For Absolute time there is the problem that we can have no Absolute measure of time itself. If the Earth were to suddenly rotate at twice the speed (this being our natural clock), apart from a whole range of physical effects there would be obvious discrepancies in relation to our biological and other clocks. If atomic clocks sped up or slowed down, for whatever reason, we would be aware of the problem in relation to other measuring devices. All our measurement of time is in relation to something else. But if Absolute time exists independently of these clocks (which are only measuring time in relation to one-another), then we are entitled to ask what it would be like for the universe and/or our clocks, and/or ourselves, if Absolute Time itself were to speed up or slow down. Could we measure its speed in any way? If we answer that there would be no noticeable difference then the question of the relevance and, indeed, the existence of Absolute Time arises again. Can we know if time of the past, relative to time of today passed more quickly or more slowly? Since we know that time passes more slowly in a dense place such as the Sun relative to us, then it seems safe to assume that time passed at differing rates as the universe evolved.
Could physical time be unreal? Many philosophers through the ages have thought so.
There are other philosophers who claim just the opposite. Physical, measured time, lies firmly in the objective world (see also objectivity of time). Newton’s time was precisely measurable. Einstein’s time was precisely measurable but had to take into account relative motion and gravity. Einstein placed time strongly within the physical world and, it seems, completely removed any transcendental associations. Time was not “just there”, or necessarily linked to “events” but part of the very physical fabric of the universe. Time is now the most accurately measured physical parameter.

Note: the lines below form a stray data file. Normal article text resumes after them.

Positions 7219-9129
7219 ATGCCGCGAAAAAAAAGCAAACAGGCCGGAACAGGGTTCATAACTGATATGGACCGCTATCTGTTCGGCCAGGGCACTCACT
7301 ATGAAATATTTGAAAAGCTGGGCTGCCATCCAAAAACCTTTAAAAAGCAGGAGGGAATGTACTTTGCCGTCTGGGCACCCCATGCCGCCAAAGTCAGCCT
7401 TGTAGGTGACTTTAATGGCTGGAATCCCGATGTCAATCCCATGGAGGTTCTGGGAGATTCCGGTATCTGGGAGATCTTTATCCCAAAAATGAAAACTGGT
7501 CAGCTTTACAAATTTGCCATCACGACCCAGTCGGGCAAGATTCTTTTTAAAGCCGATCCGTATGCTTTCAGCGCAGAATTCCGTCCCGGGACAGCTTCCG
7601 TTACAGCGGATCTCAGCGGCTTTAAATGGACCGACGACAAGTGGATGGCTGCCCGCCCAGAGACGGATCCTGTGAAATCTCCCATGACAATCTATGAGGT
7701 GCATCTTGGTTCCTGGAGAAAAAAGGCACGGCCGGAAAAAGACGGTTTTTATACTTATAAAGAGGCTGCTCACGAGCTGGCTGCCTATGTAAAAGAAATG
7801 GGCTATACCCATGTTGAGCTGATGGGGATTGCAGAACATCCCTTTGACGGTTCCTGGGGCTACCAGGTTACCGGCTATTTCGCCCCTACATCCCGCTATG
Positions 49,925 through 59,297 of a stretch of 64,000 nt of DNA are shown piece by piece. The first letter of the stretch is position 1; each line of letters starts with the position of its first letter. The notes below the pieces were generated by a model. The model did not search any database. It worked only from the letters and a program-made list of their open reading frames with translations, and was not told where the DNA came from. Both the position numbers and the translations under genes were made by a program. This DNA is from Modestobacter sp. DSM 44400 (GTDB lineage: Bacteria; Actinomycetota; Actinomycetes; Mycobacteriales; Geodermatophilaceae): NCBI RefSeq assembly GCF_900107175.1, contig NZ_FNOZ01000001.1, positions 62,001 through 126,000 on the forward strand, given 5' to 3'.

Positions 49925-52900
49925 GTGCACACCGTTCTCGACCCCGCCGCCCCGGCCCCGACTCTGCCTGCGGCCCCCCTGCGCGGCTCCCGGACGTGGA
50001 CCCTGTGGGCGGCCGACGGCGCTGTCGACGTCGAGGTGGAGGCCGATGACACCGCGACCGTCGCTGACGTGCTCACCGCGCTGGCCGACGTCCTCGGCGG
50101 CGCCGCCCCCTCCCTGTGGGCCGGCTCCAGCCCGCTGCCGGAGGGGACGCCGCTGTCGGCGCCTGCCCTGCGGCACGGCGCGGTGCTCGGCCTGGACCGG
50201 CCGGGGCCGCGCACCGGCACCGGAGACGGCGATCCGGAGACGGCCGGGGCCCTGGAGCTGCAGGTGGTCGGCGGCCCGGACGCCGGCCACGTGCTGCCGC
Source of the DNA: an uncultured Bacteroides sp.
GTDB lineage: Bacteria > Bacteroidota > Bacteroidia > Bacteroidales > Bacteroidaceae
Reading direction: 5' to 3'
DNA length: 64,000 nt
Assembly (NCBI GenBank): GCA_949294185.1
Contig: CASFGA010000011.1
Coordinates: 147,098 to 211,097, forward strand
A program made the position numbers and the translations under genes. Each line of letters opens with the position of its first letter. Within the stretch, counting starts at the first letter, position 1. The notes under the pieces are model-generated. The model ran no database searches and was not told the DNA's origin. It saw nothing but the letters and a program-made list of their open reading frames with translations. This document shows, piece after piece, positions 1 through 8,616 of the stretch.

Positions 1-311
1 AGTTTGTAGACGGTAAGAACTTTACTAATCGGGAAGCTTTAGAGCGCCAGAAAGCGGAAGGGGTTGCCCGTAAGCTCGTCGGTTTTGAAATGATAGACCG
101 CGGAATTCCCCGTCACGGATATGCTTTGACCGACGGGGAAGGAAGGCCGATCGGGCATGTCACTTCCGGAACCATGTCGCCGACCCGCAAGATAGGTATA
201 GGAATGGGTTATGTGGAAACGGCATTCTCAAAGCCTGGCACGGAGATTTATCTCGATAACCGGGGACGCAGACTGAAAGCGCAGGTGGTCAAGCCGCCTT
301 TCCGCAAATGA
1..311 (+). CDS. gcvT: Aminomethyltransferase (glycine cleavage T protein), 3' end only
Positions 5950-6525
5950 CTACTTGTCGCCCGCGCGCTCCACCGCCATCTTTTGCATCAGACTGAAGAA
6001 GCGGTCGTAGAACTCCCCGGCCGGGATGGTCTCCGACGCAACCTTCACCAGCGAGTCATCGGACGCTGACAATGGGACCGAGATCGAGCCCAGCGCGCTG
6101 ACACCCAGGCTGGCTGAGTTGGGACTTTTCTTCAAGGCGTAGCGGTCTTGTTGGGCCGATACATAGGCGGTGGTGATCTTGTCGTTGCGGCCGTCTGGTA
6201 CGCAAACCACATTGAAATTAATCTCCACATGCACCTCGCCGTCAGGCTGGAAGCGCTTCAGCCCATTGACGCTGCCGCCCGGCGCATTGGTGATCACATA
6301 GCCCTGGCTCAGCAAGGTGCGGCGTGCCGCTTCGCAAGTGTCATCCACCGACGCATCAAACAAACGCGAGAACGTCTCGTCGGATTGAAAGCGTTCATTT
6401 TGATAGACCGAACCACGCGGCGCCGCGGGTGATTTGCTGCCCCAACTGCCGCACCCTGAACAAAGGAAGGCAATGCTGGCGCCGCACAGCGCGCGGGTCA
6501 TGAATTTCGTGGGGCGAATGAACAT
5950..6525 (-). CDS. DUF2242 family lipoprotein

It should be emphasized that in speaking of the relativity of time, it really is the time that is relative, not our experience of it, nor the operations of the measuring devices we use.
Space-time is a measurable physical parameter, present in the universe even, we assume, in the absence of humans. In this sense it exists as an objective reality.
The paradoxes of time (see, for example, McTaggart’s paradox) and intangible nature of time has persuaded many philosophers that it is not real. This is certainly contrary to common sense and our scientific theories, many of which have time at their core.
[And yet physicists use time as a key concept that they regard as being at the very bedrock of the objective universe and its laws (Davies, 1995). Einstein established that time was very much a part of the objective physical world. In hardly needs to be added that it is, in many ways, the most basic aspect of our subjective inner world too.
For physical time we can simply accept time as the latest accepted definition of t given by physicists.]
However, this leaves ample room for debate about the nature of its existence. We can hardly doubt that it exists, how it exists is another matter.